Abstract: Critical to natural language generation is the production of correctly inflected text. In this paper, we isolate the task of predicting a fully inflected sentence from its partially lemmatized version. Unlike traditional morphological inflection or surface realization, our task input does not provide ``gold'' tags that specify what morphological features to realize on each lemmatized word; rather, such features must be inferred from sentential context. We develop a neural hybrid graphical model that explicitly reconstructs morphological features before predicting the inflected forms, and compare this to a system that directly predicts the inflected forms without relying on any morphological annotation. We experiment on several typologically diverse languages from the Universal Dependencies treebanks, showing the utility of incorporating linguistically-motivated latent variables into NLP models.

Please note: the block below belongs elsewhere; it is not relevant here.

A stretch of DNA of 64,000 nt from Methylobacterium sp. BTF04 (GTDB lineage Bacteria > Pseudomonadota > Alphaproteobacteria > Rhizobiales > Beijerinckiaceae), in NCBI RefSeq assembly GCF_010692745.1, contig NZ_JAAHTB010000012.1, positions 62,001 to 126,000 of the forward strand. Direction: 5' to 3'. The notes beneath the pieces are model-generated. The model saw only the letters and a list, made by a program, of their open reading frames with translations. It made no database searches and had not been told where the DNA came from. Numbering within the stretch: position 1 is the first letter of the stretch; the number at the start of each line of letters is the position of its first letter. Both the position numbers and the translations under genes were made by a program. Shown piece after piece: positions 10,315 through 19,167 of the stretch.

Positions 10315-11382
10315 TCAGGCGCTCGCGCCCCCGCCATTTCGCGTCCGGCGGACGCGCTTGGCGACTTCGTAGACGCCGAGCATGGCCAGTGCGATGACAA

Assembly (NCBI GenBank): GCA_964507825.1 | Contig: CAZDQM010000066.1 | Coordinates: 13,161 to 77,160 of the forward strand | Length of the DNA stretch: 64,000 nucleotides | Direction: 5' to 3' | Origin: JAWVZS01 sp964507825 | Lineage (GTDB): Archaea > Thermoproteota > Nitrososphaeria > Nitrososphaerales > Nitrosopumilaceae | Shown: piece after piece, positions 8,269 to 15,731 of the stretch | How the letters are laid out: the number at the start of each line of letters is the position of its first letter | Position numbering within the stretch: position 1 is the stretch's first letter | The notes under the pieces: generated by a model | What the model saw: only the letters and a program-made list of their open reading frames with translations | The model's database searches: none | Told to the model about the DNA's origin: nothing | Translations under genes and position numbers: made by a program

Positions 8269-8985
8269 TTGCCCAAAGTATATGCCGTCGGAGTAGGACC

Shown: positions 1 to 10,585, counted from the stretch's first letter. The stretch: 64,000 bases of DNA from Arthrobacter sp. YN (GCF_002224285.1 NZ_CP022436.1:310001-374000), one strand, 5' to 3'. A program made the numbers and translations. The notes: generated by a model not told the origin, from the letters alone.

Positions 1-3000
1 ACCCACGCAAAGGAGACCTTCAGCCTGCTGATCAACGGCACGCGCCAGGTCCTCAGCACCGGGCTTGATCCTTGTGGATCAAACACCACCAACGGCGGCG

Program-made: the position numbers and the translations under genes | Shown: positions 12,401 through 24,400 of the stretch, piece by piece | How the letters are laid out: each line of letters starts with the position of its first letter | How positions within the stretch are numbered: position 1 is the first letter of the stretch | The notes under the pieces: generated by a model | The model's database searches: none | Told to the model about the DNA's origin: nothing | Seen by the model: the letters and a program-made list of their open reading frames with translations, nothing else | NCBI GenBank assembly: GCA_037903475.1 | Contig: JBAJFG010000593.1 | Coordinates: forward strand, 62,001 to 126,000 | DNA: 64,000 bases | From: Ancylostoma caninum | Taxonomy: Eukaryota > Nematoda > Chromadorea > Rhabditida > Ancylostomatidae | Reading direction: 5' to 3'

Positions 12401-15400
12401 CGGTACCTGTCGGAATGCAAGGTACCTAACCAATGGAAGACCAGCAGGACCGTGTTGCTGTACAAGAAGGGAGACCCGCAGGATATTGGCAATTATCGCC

Authors: Ekaterina Vylomova, Ryan Cotterell, Timothy Baldwin, Trevor Cohn, Jason Eisner (University of Melbourne, University of Cambridge, Johns Hopkins University)